NO INFRASTRUCTURE 0

2

GOOD 4

6

0

2

4

0 – NO INFRASTRUCTURE

4 – ACCEPTABLE

1 – VERY BAD 2 – BAD

5 – GOOD 6 – VERY GOOD

3 – POOR

6

49


CHILD’S DREAM IMPACT REPORT 2019

School Building Programme

STORIES FROM THE FIELD: BAAN PAK KHAN PRIMARY SCHOOL

50

In 2009, Child’s Dream sponsored the construction of a primary school building in the village of Pak Khan, Laos. The original school, which was constructed in 1997, had become dilapidated and provided neither a safe nor a stimulating learning environment. The objective was to provide a conducive learning environment that also ensured the safety of all students. During the 2019 evaluation, the team found the infrastructure to be still safe and solid and the learning environment to be quite positive. However, the team also found that the school did not have access to water, thus rendering difficult the use and cleanliness of existing toilet facilities.


BASELINE

10 YEARS EVALUATION


CHILD’S DREAM IMPACT REPORT 2019

EVALUATION BY SCHOOL PROJECT INDICATOR ANALYSIS

School Building Programme

BAAN PAK KHAN PRIMARY SCHOOL BUILDING EVALUATION CATEGORIES

INDICATOR

ACCESS TO SERVICES

ACCESS TO ELECTRICITY ACCESS TO WATER SOURCE

LEARNING ENVIRONMENT

CLASSROOM BRIGHTNESS CLASSROOM CLEANLINES CLASSROOM DECORATION CLASSROOM SETTINGS CLASSROOM VENTILATION

52

EFFECTIVE USE OF CLASSROOMS SCHOOL BUILDING CONDITION

BUILDING SAFETY AND SECURITY FLOORS AND CEILINGS CONDITION ROOFS CONDITION WALLS CONDITION

SCHOOL COMPOUND

CLEAN SCHOOL COMPOUND SAFE SCHOOL COMPOUND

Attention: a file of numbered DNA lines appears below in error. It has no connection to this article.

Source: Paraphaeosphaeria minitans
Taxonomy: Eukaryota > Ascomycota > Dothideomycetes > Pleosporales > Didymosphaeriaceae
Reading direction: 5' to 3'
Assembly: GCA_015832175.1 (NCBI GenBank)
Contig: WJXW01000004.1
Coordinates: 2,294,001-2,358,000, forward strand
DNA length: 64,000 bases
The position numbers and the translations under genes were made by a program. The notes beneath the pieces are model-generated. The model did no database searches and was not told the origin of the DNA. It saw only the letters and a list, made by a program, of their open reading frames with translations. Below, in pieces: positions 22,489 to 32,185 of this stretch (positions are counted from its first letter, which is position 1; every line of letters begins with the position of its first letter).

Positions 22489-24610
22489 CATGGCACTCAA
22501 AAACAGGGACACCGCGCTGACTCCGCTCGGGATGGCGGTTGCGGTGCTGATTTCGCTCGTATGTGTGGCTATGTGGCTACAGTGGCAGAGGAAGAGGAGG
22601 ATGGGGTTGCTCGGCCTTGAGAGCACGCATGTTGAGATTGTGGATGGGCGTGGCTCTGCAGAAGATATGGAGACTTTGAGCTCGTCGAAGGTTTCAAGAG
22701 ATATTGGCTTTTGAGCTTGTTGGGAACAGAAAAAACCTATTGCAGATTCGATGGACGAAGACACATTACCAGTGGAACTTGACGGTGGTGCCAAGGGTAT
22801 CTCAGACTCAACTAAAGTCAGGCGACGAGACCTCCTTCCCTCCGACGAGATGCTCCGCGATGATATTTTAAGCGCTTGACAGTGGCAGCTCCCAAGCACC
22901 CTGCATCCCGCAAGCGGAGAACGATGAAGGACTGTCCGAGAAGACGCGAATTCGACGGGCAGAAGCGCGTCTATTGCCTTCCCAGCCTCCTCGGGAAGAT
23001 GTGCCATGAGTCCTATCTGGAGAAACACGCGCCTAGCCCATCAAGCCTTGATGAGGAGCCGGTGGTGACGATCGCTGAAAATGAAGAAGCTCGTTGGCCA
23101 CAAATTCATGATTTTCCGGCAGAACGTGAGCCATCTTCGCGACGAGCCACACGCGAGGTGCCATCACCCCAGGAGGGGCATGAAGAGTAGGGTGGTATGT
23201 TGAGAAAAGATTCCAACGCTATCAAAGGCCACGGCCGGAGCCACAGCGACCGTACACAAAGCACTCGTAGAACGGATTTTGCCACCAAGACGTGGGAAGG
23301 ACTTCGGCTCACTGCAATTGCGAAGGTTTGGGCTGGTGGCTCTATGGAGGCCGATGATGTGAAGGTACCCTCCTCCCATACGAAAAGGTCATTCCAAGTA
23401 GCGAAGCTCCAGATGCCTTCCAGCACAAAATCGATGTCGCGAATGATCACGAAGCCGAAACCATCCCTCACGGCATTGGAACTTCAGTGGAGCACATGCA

SCHOOL MANAGEMENT

TEACHER TO STUDENTS RATIO

WASH INFRASTRUCTURE

STUDENTS TO TOILET RATIO TOILET CLEANLINESS


BASELINE

10 YEARS EVALUATION

NO

YES

NO

NO POOR

ACCEPTABLE

VERY BAD

ACCEPTABLE

VERY BAD

GOOD

VERY BAD

ACCEPTABLE POOR

ACCEPTABLE

POOR

VERY GOOD

BAD

GOOD

VERY BAD

GOOD

VERY BAD

GOOD

VERY BAD

GOOD POOR

ACCEPTABLE

VERY BAD

VERY GOOD VERY GOOD

VERY GOOD

NO INFRASTRUCTURE

VERY GOOD

NO INFRASTRUCTURE

0

2

VERY BAD

4

6

0

2

4

0 – NO INFRASTRUCTURE

4 – ACCEPTABLE

1 – VERY BAD 2 – BAD

5 – GOOD 6 – VERY GOOD

3 – POOR

6


CHILD’S DREAM IMPACT REPORT 2019

Basic Education Scholarship Programme

54

BASIC EDUCATION SCHOLARSHIP PROGRAMME


BRIDGING THE GAP We initiated Child’s Dream High School and Vocational Scholarship Programme to provide middle school students from rural and marginalised communities with the opportunity to continue education at a higher level. Implemented in Myanmar, Laos, Cambodia and Thailand, the programme aims to improve the continuation rate of students between lower and upper secondary levels, by providing financial support to help them in continuing and completing their upper secondary education. Accepted students receive full scholarship support which covers all education related costs, as well as funds for living and transportation in their three years of upper secondary study. The academic year and the implementation timeline differ across countries.


CHILD’S DREAM IMPACT REPORT 2019

1,898 HIGH SCHOOL AND VOCATIONAL SCHOLARSHIPS AWARDED

Basic Education Scholarship Programme

RUNNING TOTAL OF SCHOLARSHIPS AWARDED BY COUNTRY

615 CAMBODIA

95 MYANMAR

261

669

54

17

138

LAOS

2010

519 THAILAND

2011

INTAKE YEAR

2012

2013


1,898

615

1,579

1,238

95 669

982 740 514

519

2014

2015

2016

2017

2018

2019

CAMBODIA

LAOS

MYANMAR

THAILAND